New England has been an MMA region on fire in 2020.
The region’s success has not just been felt on the highest level of the sport — where bantamweight contender Rob Font just starched former title challenger Marlon Moraes and the surging Calvin Kattar prepares to take on former featherweight kingpin Max Holloway — but on the regional level, as well.
CES returned in a big way amid the COVID-19 pandemic, providing New England fighters a platform to compete in an otherwise frustrating year. Those prospects had a good year; the record of fighters featured in this New England’s Next series is a combined 7-1.
This week, MMA-Prospects delves into a staple of the region, 25-year-old welterweight prospect Connor Barry (6-3).
Barry, who has fought for local promotions CES MMA and Cage Titans, is from Massachusetts. A college graduate of UMass-Lowell, Barry was one of eight children.
In that crowded New England home, MMA wasn’t on the mind of young Barry. Instead, a different much-loved sport in the city of Boston was the household favorite.
“Hockey was the sport,” Barry told MMA-Prospects. “When I was little, it was all hockey with my dad.”
Then, as many fighters and fight fans can attest, a VHS changed everything.
“My uncle bought us a ‘Boston’s Best Brawls’ video,” recalled Barry. “That was my introduction to fighting. [We] lived in a Catholic household — very conservative; fighting wasn’t in the house — so that VHS totally hooked me.”
The man nicknamed “Bare Knuckle” stated it was either sports or the Catholic channel on the Barry home television, a seemingly easy choice for the eight children. While his uncle’s tape sparked the fighting dream in Barry, it was Barry’s brother that really opened his eyes to the world of Mixed Martial Arts.
“My brother got into it before me,” Barry explained. “He learned stuff on YouTube.”
Quickly, the brothers tried to put their newfound combat knowledge to the test.
“Being from a big family like that, we kicked the shit out of each other every day,” Barry continued. “It forced me to get better, or, you know, I’d get my ass whooped.”
Soon enough, Barry was pursuing an MMA career. Too soon, in fact.
When he was just 17, Barry attempted to use his brother’s ID in order to be legally permitted to compete in a local amateur fight.
“Luckily for me, it fell through. Probably would have been suspended for a while,” Barry laughed.
Fast forward to 2020.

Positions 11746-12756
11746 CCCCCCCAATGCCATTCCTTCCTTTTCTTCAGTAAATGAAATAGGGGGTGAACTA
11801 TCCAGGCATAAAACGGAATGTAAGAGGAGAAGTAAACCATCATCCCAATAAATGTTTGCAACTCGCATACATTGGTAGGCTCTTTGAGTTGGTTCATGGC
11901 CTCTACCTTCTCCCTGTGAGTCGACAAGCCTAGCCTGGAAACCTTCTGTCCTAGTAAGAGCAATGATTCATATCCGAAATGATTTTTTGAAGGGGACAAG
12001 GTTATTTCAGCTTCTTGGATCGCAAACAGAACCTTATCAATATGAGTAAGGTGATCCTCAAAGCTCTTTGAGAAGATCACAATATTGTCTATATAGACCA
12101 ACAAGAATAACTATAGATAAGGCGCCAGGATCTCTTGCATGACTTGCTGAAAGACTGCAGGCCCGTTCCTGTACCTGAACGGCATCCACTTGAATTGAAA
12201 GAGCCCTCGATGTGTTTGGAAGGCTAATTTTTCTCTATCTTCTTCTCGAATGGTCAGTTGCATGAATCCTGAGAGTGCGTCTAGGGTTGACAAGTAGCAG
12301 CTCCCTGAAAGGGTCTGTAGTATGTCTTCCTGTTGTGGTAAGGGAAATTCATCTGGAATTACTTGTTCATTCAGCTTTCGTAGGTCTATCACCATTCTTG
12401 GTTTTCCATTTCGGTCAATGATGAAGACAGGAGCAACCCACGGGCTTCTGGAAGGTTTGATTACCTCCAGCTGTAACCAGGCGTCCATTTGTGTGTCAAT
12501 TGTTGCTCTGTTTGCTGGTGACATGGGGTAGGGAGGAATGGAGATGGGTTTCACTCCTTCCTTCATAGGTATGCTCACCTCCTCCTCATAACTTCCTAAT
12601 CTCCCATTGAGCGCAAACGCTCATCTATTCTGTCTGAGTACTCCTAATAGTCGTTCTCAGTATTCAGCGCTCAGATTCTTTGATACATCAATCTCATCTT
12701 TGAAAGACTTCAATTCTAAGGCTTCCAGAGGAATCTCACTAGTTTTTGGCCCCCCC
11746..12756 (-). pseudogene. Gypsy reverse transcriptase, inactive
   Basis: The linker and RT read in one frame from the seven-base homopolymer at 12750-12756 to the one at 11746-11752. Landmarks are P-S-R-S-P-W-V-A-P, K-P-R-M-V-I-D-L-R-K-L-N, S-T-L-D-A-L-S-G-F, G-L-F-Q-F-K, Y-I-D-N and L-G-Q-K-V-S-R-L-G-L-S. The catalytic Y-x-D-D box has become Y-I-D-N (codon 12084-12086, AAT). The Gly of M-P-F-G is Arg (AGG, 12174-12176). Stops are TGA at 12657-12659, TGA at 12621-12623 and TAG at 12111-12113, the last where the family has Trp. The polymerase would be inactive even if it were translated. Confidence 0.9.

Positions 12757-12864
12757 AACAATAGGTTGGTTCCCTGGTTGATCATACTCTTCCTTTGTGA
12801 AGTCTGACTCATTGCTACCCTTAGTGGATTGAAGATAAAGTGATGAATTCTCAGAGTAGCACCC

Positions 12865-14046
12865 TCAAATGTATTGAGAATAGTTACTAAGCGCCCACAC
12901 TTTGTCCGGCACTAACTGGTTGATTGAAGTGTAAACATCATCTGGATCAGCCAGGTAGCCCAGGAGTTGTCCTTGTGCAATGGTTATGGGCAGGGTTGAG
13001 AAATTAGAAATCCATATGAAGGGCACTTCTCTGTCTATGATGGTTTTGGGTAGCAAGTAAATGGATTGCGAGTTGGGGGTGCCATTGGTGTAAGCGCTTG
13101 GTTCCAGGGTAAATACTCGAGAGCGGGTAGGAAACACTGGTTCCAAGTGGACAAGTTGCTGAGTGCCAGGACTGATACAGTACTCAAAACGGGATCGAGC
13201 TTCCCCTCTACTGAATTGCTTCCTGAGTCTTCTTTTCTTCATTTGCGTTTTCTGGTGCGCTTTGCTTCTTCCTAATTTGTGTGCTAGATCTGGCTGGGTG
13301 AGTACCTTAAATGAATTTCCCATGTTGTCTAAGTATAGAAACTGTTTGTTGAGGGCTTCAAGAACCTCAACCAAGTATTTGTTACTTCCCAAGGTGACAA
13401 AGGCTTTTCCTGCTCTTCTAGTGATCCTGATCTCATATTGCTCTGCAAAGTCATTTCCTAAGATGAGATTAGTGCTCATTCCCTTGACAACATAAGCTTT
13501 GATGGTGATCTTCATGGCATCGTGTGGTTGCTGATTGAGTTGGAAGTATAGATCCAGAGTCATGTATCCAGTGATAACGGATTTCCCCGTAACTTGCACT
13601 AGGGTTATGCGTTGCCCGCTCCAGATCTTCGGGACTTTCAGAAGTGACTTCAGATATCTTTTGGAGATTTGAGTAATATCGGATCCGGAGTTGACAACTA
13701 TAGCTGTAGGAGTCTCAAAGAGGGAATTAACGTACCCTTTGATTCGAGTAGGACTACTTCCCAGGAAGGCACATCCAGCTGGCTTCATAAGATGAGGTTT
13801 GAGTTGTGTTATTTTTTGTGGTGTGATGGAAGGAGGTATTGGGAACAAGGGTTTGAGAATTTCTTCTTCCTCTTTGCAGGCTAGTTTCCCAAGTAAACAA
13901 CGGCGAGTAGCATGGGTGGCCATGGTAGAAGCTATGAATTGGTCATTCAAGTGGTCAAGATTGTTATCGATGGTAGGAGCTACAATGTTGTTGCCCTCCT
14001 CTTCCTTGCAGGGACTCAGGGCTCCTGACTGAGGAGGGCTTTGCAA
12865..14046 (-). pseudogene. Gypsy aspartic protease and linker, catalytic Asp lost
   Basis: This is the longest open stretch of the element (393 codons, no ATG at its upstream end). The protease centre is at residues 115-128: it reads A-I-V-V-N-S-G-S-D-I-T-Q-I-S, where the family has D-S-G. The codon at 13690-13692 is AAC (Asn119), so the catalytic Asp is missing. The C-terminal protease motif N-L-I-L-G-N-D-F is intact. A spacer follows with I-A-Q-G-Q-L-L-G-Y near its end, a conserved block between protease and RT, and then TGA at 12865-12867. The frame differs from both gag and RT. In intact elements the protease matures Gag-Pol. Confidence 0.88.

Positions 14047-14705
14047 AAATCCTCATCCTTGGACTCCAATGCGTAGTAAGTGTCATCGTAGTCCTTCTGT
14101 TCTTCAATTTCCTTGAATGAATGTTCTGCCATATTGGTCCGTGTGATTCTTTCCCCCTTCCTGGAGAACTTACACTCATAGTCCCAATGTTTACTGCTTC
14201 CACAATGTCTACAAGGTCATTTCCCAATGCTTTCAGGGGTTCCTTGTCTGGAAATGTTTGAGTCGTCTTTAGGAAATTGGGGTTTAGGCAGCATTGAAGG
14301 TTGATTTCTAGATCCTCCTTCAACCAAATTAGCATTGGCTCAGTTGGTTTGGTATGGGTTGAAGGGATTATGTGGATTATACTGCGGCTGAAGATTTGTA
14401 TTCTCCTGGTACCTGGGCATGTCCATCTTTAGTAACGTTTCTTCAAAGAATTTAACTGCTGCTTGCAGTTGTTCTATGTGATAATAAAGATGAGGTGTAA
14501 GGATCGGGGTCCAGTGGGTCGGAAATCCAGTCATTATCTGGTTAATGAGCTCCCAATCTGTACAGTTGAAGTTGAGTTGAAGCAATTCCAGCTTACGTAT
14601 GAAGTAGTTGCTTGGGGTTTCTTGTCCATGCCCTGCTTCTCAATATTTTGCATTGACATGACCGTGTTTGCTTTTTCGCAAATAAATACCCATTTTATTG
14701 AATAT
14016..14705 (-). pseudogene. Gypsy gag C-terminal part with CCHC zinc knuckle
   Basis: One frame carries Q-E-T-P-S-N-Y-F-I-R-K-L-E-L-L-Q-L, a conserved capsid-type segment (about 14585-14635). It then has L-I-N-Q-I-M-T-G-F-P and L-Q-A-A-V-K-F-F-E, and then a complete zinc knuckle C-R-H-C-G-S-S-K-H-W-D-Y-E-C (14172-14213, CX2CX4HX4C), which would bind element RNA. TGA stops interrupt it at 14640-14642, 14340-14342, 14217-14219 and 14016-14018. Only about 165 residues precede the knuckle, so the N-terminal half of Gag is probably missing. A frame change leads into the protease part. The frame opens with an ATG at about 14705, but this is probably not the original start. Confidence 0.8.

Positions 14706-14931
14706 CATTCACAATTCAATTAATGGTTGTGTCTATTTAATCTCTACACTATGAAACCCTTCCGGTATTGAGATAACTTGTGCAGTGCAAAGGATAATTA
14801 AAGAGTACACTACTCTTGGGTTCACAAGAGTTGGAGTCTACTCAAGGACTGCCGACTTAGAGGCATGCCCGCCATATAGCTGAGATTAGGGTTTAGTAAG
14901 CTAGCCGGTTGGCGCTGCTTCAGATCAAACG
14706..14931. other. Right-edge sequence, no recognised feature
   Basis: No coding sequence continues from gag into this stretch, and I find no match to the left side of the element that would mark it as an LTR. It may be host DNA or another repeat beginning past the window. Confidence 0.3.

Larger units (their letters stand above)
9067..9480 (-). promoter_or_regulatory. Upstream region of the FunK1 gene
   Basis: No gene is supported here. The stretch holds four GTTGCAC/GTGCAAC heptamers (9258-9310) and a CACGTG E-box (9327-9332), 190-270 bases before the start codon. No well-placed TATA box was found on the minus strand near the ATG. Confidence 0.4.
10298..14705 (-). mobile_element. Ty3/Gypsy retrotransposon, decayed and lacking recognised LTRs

Connor Barry stands with a 6-3 professional record — one his manager, New England Cartel leader Tyson Chartier, believes should be more favorable to Barry — and a 5-1 amateur record, to boot.
“In my head, he is a deceptive 6-3,” Chartier told MMA-Prospects.
“He dominated [Taylor] Trahan, [but] hit the back of his head in transition, so [the fight was ruled] a DQ loss. It’s a win, in my opinion. That fight was all but finished,” argued Chartier.
“Look at the Joe Joe [Giannetti] fight,” Chartier continued. “Connor won the first two rounds, he was riding out the third in a non-threatening triangle choke, and the ref made a poor decision stopping that fight due to strikes. It was laughable. Really dig into it. [Barry] is 8-1 and only 25. I think moving him up to 170 is going to pay huge dividends moving forward.”
Barry had spent much of his career as a lightweight, but recently made the move to 170, a division he and Chartier believe will better suit him going forward. Standing 6’2″ and with a 74″ reach, Barry won’t be undersized at welterweight.
Although unable to compete in 2020 in an MMA bout, the Mass. native did compete in the Mata Leon Invitational, a local Brazilian jiu jitsu tournament. After the event, Barry walked away as the Absolute champion, a distinction that means he won an open-weight bracket.
Although he was recently awarded his black belt in BJJ and became champion for Mata Leon, it isn’t his grappling skill that “Bare Knuckle” Barry would consider his best attribute. Much like his nickname suggests, Barry’s self-identified edge is his mental toughness.
“It’s a variety. You can’t have one strength,” said Barry. “I work on everything, even the psychology of it: the winning mindset. I think a big thing is the ability to not be broken mentally. You need to be able to get beat up in the gym and not beat yourself up about it. Mentality is my biggest attribute.”
As is the same with many prospects in the world today, Barry is “dying to fight,” but is using this forced time off to better himself.
In 2021, Connor Barry sees himself in the UFC.
“By the end of 2021, I’ll be in the UFC or Bellator. I am putting in the work, I deserve this.”